by Kerry Tolson @kerrytolson.com
In her debut book 'Love at First Flight' Tess Woods takes the reader on an emotional roller-coaster ride as the intense love-at-first-sight obsessive relationship of Mel and Matt wrecks all in its path.
Consumed by the self-centeredness of their feelings, Mel and Matt rip apart the happy, contented lives of others, crushing their family's stability and betraying the love and trust of their long-term partners as they hurtle headlong into a selfish lust-filled affair that will leave repercussions reverberating for years to come.
This book is an examination of marriage - what we anticipate it will be when we say I do and what becomes the actual reality. It is the realisation of what real love is and how being 'in-love' is a myth. And it is the exploration of what we think we need to be feeling in order to be happy and how getting it can be the destruction of the happiness of others.
From the moment I open the first page, I was hooked. This is one of the most compelling, emotive and intense books I've read where the main characters - Mel and Matt - are flawed and selfish to the point of being almost unlikable and yet, I wanted their relationship to work and for them to have a happy ending. The scenario of meeting someone on a plane and instantly finding a connection is so plausible and real - it does happen, and this book left me with lots of 'what if it was me' questions. Would I risk destroying all if I thought this was true love?
I can't wait to read more from this author - Tess Woods.
by Kerry Tolson @kerrytolson.com
"We are all so much more than the sum of our fragile parts.
We are all our journeys, hopes and dreams, clad in mortal wrapping paper."
Oh my, what a beautiful, breathtaking, heartfelt book this is -
Penguin Bloom "The odd little bird who saved a family"
Exquisite beyond words. I was given this book by a friend to 'have a look through' and upon first turn of the page I devoured its heartbreaking but uplifting story of family whose 'world' was crushed and changed in the instant of a breath.
The Bloom family - Cameron, Sam and their boys; Rueben, Noah and Oliver - were living the ideal dream of many an Australian; embarking on world travel, experiencing new cultures, being in the moment and giving out to the world. Creating glorious memories with their children. Then, in Thailand, their idyllic life is shattered, the simplest of movements on a balcony changes their lives irrevocably forever.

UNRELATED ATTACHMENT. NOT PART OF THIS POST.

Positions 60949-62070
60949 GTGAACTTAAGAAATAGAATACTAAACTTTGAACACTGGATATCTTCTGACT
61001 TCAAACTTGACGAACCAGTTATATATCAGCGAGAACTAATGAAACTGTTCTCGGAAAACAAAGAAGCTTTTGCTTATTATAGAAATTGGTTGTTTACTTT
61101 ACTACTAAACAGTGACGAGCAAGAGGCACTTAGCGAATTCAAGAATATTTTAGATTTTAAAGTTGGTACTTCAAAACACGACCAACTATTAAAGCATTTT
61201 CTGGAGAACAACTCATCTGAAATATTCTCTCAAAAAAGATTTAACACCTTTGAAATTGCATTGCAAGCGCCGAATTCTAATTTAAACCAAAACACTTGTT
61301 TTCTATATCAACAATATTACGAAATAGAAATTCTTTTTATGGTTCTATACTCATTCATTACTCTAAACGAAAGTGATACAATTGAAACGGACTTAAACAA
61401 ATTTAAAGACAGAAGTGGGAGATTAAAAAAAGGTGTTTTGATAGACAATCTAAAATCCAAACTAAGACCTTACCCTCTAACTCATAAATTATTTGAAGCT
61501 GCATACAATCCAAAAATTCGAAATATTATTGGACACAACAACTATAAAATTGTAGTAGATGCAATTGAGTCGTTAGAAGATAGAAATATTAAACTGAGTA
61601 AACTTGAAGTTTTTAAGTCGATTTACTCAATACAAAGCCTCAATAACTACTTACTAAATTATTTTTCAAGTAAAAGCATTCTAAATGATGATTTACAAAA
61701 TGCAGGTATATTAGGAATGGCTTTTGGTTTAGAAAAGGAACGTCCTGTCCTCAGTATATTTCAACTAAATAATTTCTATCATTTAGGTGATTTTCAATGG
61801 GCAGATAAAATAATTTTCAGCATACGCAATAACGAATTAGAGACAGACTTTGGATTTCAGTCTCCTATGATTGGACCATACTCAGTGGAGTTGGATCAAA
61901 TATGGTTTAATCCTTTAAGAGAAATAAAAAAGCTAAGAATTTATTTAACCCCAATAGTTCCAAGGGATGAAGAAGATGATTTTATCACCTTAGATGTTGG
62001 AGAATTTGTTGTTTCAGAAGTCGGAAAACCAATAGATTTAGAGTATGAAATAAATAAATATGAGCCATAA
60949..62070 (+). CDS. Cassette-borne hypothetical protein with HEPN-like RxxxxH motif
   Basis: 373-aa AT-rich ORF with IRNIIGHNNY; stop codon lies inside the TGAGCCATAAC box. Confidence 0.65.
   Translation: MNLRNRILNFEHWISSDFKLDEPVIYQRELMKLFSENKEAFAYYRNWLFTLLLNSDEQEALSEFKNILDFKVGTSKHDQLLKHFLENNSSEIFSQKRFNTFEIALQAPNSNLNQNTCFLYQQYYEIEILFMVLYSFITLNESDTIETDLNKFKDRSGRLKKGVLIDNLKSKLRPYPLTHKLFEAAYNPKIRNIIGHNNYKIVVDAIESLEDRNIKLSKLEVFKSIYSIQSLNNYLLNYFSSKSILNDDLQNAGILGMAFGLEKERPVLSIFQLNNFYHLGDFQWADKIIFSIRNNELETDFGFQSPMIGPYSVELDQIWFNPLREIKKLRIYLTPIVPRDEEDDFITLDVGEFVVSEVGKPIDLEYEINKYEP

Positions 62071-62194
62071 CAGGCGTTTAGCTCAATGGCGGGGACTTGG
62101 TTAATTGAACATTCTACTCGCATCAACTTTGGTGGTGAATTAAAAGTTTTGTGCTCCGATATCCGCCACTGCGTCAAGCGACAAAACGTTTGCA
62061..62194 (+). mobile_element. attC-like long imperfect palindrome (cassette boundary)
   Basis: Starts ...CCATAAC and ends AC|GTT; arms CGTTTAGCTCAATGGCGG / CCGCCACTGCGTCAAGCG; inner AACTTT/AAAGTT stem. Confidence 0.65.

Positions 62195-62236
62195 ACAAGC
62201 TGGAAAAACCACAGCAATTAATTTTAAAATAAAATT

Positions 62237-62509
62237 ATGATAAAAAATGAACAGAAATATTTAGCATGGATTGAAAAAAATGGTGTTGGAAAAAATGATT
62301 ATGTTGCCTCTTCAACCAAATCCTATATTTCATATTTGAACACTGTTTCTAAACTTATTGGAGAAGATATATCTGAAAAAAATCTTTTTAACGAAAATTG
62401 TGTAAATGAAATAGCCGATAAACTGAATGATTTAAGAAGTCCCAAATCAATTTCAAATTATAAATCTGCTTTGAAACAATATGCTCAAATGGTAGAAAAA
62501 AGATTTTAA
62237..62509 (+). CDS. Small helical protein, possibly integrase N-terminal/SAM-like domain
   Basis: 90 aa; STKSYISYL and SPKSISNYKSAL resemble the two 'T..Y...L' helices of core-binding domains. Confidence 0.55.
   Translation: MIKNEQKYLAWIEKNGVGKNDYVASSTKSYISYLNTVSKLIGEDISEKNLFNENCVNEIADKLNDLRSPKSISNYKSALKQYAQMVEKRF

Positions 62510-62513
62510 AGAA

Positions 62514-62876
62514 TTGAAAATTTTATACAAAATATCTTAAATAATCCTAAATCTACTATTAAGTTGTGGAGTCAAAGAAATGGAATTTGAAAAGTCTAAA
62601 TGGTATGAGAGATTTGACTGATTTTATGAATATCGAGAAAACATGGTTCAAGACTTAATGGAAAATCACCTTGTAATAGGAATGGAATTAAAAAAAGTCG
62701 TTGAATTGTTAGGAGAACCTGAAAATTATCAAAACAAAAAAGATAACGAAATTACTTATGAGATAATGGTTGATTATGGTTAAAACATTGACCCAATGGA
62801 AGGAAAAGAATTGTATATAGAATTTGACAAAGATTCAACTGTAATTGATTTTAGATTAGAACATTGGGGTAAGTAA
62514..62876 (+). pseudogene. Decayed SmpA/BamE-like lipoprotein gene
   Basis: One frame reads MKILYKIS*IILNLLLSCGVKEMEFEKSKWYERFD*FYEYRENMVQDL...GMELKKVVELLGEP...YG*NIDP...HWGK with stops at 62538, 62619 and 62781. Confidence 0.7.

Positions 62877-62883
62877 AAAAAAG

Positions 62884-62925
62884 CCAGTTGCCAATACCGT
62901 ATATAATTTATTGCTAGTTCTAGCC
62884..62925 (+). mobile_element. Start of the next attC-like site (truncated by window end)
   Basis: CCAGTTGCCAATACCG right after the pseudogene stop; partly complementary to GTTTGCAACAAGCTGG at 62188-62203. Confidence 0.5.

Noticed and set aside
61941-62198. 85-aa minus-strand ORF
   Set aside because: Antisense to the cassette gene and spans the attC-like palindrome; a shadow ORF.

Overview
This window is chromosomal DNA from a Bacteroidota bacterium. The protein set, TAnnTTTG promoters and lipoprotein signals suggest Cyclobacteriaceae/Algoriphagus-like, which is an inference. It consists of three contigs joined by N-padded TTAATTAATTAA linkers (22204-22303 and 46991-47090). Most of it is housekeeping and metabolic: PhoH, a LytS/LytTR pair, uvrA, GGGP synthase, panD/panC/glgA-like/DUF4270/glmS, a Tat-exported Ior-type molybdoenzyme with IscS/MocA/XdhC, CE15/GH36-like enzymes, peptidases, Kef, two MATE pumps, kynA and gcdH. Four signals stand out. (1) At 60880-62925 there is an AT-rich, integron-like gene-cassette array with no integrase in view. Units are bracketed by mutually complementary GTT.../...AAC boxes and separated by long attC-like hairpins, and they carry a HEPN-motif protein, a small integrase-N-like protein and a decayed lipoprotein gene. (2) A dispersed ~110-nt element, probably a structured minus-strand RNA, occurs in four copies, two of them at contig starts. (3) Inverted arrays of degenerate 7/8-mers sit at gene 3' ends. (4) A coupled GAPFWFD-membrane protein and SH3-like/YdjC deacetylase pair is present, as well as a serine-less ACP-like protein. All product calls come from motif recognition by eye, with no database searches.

Three little boys witness the most horrific injury imaginable to their mother.
A husband faces losing the love of his life. Sam becomes paralysed.
Returning back to Australia after months in a Thai hospital, and then another seven months in the spinal unit of an Australian hospital, the family finally bring Sam home but she is little more than a shell of her former self and the family is heart-broken. The darkest of thoughts plagues Sam.
Then a little baby magpie called Penguin enters their life and with her brings new hope and energy.
I cried and laughed reading this. I was enthralled. I felt uplifted. I felt intense gratitude and I felt immense pain for this family and that beautiful little bird. This is a book that will make the reader think of the blessings in their own life and how to find gratitude in the smallest of things that come into 'our' lives. This is a book about reaching down deep ourselves and really finding true compassion for others.
Not only is the story and message uplifting, but the beautiful photographs of Miss Penguin Bloom interacting with her 'brothers' - Rueben, Noah and Oliver - and with Sam are gently captivating - I could look at them over and over again and continually feel the spark of joy they emit upon revisiting them.
This is book I will be buying not just for my own shelf, but one I'll buy over and over again to give to others. This is a story to be shared.
I picked this book up after hearing a recent news story about the owners of cinema in Australia being hounded and abused (complete with death threats) by social media when a comment by a disgruntle customer went 'viral'. The family who owned the cinema suffered so much embarrassment and stress from the 'viral' post that their lives were made hell to the extent they closed their business, the staff lost their jobs and the town lost the only cinema it had, which also meant the community lost not only where they went to see pictures on the big screen, but a number of charity organisations also lost a 'fund-raising' venue.